Friday, February 11, 2011

Spring Training

I'm going to ignore the fact that winter is not letting go without a fight- it's -10 right now air temperature and was -23 with the windchill yesterday - and continue to focus on the fact that tomorrow(!) Madison will break the freezing barrier for the first time (I think) this year.  Not only that but we are forecast for a whole week of lows in the high 20s and highs in the 30s and 40s.

And you know what that means?  Of course you do.  It's time to start migrating the bulk of my training back outside.  I think I've done a good job keeping up with outdoor training during the winter, but you just can't get in a good run at -26.  You can't breathe.  Your muscles don't work right.  It's not worth it.  So most of my running been on the treadmill.  I've managed to keep my longest (and actually the bulk of my mid-week runs) at 8 miles, and I have gotten in some great speed workouts on the treadmill using this book, but I know I've neglected running up and down hills, and my races certainly aren't going to be on the treadmill.

I have two races planned this spring: the Shamrock Shuffle 10k in 4 weeks and the Lake Monona 20k in 13, and I want to find a more outdoor appropriate training plan that I can use for both.  My only requirements were that the plan had 3-4 days of running (I'm really enjoying doing more strength training and I want to have time to devote specifically to that) with one long run and at least one quality run.

I went back to my copy of Runner's World's Run Less, Run Faster, which is the training plan I wanted to use to train for my current March race.  However, I found that the workouts didn't translate well to the treadmill (for me).  I can do short hard intervals on the treadmill, but I just don't have the mental toughness (or whatever) to do a long, hard, fast run on the 'mill.

That should be no problem now that I'll be back outside (for the most part), but- as has been true every time I've looked at this book- the training plans are terrifying.  There is no way I was going to pick up on the 10k program with four weeks to go.  Run 10 miles at an 8:11 pace next Saturday?  If I could do that, I'd sign up for a 1/2 marathon and PR right then.  The 1/2 marathon program is better.  13 weeks (starting Monday) the workouts are 3x1mi (7:08-gasp), 6mi at long tempo pace (8:11 min/mile), and 11mi at 1/2 marathon pace +30 seconds (about 8:45min/mile).

Pros of RLRF:
  • I'd feel pretty BAMF after doing the workouts, and I think I'd feel well prepared for my races.
  • Even if I couldn't hit all the prescribed paces, I'd still be working a lot harder than I would be on another training program.
Cons of RLRF:
  • It's way more aggressive than the training I'm doing now.  Burn-out could be an issue.
  • Trying to do heavier deadlifts and squats might leave my legs too dead to really push myself when running the next day.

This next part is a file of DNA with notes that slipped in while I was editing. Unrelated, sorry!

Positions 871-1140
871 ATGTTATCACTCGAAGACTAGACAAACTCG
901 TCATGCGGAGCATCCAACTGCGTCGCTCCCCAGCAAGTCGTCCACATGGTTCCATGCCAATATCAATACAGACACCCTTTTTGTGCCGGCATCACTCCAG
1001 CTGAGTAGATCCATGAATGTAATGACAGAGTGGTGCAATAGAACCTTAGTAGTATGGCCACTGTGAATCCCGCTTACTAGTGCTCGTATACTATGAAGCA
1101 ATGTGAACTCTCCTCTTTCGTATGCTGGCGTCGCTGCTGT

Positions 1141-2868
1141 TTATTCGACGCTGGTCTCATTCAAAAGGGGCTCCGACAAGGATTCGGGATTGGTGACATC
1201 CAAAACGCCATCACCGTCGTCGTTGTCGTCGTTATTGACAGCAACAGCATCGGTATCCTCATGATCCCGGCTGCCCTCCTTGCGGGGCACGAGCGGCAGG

• It doesn't translate back to the treadmill very well.  If it ends up being cold again or really icy when the snow starts to melt then I'll have to change the workouts.

The other plan I've been considering is the Runner's World Smart Coach plan.  You supply a recent race time and the date and distance of your goal race and the website automatically generates a plan for you.  You can choose your starting weekly mileage and how "hard" you want to train (although playing around with this feature there's only a few seconds difference in goal paces for moderate vs very hard).  After tinkering with the features, I created a plan that has one quality run (alternating between intervals and tempo), one long run at a fairly easy pace, and easy runs to fill out the rest of the week.  The interval paces are challenging, but definitely not has hard as RLRF.  

Pro's of RWSC:
  • An easier transition from the training I'm doing right now.
  • Easier to fit in good lower body strength training.  I could do Upper body->quality run->lower body->easy run->full body, higher reps-> long run.
Cons of RWCS:
  • Runner's World seems absolutely determined to make you pay to use this feature somehow.  Saving and printing your plan are considered "premium upgrades" that you have to pay for (and I won't).  Lame.
  • Not as BAMF as RLRF so possibly not as much training benefit.
Right now- even though I love the idea of RLRF and really want to train for a race using that plan- I'm leaning toward the Smart Coach plan.  It definitely meshes with my strength training goals better, and I'm much less concerned about injury/burnout transitioning into it vs RLRF.  My next goal race is in August, and I could use RLRF to train for that having built back my long runs and speed work abilities this spring.

What do you think?  Want to convince me to try RLRF for my goal race in May?  Have a totally different training plan you think I should consider?  Ready for warm weather again?